On the origin of time – with Thomas Hertog

From The Royal Institution.

Discover Stephen Hawking’s final theories on the origin of time and the universe, which he and Thomas Hertog worked on together for 20 years.

Watch the Q&A with Thomas here: https://www.youtube.com/watch?v=dGIw2Dup3sg
Buy Thomas’s book here: https://geni.us/K2Avz

Perhaps the biggest question Stephen Hawking tried to answer in his life was how our universe could have created conditions so perfectly hospitable to life. Pondering this mystery led Hawking to study the big bang origin, but his early work ran into a crisis when the maths predicted many big bangs producing a multiverse – countless different universes, most of which would be far too bizarre to harbour life.

Holed up in the theoretical physics department at Cambridge, Stephen Hawking and his friend and collaborator Thomas Hertog worked shoulder to shoulder for twenty years on a quantum theory of the big bang that could account for the universe’s life-friendly character.

As their discovery journey took them deeper into the big bang, they were startled to find a deeper level of evolution in which physical laws transform and simplify until particles, forces, and even time itself fades away.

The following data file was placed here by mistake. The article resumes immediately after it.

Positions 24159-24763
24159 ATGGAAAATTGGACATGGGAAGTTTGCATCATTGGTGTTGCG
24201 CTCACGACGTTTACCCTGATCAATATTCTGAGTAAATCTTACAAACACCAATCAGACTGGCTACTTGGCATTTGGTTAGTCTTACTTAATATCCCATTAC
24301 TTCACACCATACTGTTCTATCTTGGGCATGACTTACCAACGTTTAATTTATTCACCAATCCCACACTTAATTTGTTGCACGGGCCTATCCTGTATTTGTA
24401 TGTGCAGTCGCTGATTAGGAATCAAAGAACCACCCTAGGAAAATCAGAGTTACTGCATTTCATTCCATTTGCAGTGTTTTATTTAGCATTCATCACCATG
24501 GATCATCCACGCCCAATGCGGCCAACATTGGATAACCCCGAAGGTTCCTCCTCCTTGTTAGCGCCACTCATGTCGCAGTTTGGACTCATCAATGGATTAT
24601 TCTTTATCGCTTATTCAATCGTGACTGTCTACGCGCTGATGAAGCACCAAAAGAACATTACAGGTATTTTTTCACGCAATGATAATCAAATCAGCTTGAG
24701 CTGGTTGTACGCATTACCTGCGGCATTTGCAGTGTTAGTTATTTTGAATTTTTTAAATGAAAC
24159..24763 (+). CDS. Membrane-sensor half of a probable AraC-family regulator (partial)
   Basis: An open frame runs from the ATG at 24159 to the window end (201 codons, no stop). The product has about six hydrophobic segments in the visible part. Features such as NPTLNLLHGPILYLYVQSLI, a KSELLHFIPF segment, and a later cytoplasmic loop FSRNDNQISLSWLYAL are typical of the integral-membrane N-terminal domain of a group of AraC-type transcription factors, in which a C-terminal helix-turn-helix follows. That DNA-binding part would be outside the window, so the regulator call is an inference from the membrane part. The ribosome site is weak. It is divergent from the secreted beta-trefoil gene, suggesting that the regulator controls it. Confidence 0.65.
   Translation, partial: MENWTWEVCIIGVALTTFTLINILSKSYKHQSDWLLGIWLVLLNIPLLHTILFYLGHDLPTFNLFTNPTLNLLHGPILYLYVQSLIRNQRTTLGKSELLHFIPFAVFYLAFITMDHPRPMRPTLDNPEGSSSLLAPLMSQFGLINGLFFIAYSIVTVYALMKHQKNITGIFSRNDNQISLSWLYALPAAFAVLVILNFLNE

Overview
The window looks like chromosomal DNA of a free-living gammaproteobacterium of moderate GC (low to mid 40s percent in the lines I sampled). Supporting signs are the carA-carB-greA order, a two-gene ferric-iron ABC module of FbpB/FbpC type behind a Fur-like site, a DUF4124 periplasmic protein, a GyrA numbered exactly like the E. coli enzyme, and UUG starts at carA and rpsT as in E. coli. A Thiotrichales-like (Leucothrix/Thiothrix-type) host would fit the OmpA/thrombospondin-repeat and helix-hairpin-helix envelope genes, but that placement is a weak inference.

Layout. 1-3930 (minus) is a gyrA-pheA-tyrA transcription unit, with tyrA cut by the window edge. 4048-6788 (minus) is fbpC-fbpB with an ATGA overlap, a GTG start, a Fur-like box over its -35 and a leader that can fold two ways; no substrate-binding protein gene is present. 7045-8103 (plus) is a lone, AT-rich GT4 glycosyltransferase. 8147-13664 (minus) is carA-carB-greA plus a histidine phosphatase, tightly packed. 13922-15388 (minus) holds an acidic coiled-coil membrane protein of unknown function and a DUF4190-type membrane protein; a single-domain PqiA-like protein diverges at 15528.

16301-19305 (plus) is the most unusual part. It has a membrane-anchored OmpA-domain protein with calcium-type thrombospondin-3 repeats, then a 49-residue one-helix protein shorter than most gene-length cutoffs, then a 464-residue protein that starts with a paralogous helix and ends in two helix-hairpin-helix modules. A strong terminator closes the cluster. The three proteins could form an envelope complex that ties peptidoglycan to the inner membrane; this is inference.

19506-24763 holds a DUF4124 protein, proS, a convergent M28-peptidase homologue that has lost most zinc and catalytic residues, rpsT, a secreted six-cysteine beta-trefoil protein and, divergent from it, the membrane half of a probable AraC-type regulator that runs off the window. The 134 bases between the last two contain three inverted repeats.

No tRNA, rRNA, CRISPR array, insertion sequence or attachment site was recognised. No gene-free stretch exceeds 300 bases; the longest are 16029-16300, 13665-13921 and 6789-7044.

Once upon a time, perhaps, there was no time. This led them to a revolutionary idea: the laws of physics are not set in stone but are born and co-evolve as the universe they govern takes shape.

Find out how Thomas Hertog and Stephen Hawking published this final theory together, proposing their radical new Darwinian perspective on the origins of our universe. In doing so, Thomas offers a striking new vision that ties together more deeply than ever, the nature of the universe’s birth with our existence. This new theory profoundly transforms the way we think about our place in the order of the cosmos and may ultimately prove Stephen Hawking’s biggest legacy.

This talk was recorded at the Ri on 28 March 2023.

Thomas Hertog is an internationally renowned cosmologist. He received his doctorate from the University of Cambridge and joined the University of California at Santa Barbara in 2002. Currently he is professor at the Institute for Theoretical Physics of the University of Leuven and member of the International Solvay Institutes in Brussels.

Thomas has been a key collaborator of the late Stephen Hawking since 1998. Together they developed a new theory of the big bang origin of the universe. He lives with his wife and their four children in Bousval, Belgium.

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